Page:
Is humidity causing poor air quality at your properties?

Robert Martin

The humidity levels in your properties affect so much more than just how comfortable your employees and customers are when they’re inside. When they are too high or low they can have a negative impact on your building’s structure and people’s health. But how do you know what the right level is? And when regulations require a specific level of outdoor airflow, how do you control the humidity inside? We have the answers to some of the most asked questions about humidity and HVAC.

How do humidity levels affect your properties and the people in them?

When your properties are too humid, it can have structural implications like warped wood or mold. When it’s too humid in a grocery store, it can lead to foggy freezer doors or large blocks of ice forming in island coolers. And dry environments come with their own issues: dry air means static, which can do damage to computer systems.

And for the people in your locations, poor humidity levels can mean not only discomfort, but health concerns. If it is too low, bacteria and viruses can live longer and can lead to more infections. In the middle of a pandemic, this is even more important to think about. But if it is too high, it can also lead to skin irritation, lethargy, headaches, and other health issues.

It’s all about balance—so what is the ideal level?

The American Society of Heating, Refrigerating, and Air-Conditioning Engineers (ASHRAE) recommends maintaining a relative humidity at 40-60%.

How do you monitor it?

Most rooftop HVAC units are able to monitor humidity, and some properties have additional sensors inside. With an Energy Management System (EMS) in place, you can remotely track levels using the rooftop units without needing additional sensors.

How do you control it?

For those unfamiliar with the inner workings of an HVAC unit, here’s a simplified explanation of how they work to control humidity.

Every unit has a coil inside, and this coil is cooled down using a refrigerant. As the air flows through the coil, it removes heat and moisture. The longer the unit runs, the more it dehumidifies a space.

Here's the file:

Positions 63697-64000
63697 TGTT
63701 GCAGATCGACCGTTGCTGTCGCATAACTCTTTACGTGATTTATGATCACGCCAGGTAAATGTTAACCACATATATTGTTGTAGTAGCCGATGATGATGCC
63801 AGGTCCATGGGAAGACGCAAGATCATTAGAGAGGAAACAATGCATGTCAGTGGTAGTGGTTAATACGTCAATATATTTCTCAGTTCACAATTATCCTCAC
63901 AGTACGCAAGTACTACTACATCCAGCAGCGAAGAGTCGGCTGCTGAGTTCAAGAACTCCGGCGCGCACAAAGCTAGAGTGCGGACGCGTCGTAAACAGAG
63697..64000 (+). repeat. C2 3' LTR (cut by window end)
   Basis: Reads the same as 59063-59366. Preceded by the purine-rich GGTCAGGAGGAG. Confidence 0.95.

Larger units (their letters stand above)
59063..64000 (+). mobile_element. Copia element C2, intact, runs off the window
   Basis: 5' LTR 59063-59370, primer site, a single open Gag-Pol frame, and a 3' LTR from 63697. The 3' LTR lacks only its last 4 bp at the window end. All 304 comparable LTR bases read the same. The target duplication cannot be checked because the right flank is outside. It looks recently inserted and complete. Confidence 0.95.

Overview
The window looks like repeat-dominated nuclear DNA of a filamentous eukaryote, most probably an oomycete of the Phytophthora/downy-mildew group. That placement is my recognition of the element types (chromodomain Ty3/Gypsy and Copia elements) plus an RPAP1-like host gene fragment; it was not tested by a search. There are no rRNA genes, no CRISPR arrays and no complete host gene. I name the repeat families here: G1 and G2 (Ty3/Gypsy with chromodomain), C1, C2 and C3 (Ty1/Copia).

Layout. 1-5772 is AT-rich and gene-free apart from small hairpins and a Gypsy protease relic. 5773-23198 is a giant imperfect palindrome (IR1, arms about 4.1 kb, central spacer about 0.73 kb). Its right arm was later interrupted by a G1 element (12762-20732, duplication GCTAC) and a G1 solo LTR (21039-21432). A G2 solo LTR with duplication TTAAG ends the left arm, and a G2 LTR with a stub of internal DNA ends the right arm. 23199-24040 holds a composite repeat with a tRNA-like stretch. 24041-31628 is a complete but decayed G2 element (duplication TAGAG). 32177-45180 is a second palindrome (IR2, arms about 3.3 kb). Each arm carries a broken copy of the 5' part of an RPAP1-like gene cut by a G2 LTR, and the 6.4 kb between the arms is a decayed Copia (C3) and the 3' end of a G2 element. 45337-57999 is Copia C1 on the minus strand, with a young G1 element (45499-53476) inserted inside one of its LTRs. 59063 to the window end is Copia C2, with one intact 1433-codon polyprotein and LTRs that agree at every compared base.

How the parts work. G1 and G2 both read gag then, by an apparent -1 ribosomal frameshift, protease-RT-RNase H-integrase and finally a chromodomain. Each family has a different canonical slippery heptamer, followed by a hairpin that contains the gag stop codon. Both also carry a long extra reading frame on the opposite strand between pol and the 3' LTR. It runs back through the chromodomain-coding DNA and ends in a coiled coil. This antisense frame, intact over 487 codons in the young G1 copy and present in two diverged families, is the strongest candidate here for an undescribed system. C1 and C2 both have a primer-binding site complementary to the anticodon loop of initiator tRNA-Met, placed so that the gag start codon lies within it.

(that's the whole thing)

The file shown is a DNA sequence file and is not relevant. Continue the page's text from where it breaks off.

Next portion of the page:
Implementing a consistent preventative maintenance (PM) program can help make sure everything is working correctly, the coil is being properly cooled, and your spaces are maintaining the right temperature and humidity level. During a PM, your service provider should be checking the coil, belt, refrigerant levels, and unit run time—all of which highly impact humidity levels.

Are you doing preventative maintenance, but still dealing with less-than-ideal humidity?

Even if everything is working properly, your humidity levels may still not be where they should. Luckily, there are methods that can help control how much humidity is removed from the air.

Larger units can typically cool the air much faster, meaning the unit itself doesn’t need to run as long. While this seems like it would be a good thing from an energy consumption perspective, it can actually cause your locations to become more humid. Replacing your large units with smaller ones can help you control it.

But that’s not always the right move, especially if your units are newer and functioning properly. Don’t worry, you have other options.

Installing variable frequency drives (VFD) on your units can let you control the fan speed. A lower fan speed means more time for the air to flow through the fan, which means more time for the humidity to be removed from the air. This is a great, cost-effective alternative—especially if replacing your units is not an option.

Key takeaways:

  • The ideal indoor humidity level is between 40 and 60%
  • Energy Management Systems can help monitor HVAC unit performance and the humidity levels in your properties
  • Implementing a comprehensive preventative maintenance program can ensure your units are working properly to not only regulate temperatures, but also humidity levels
  • The longer the unit runs, the more it dehumidifies a space—this is why smaller units are often better at keeping humidity levels lower
  • Variable frequency drives are cost-effective options for controlling airflow and regulating humidity levels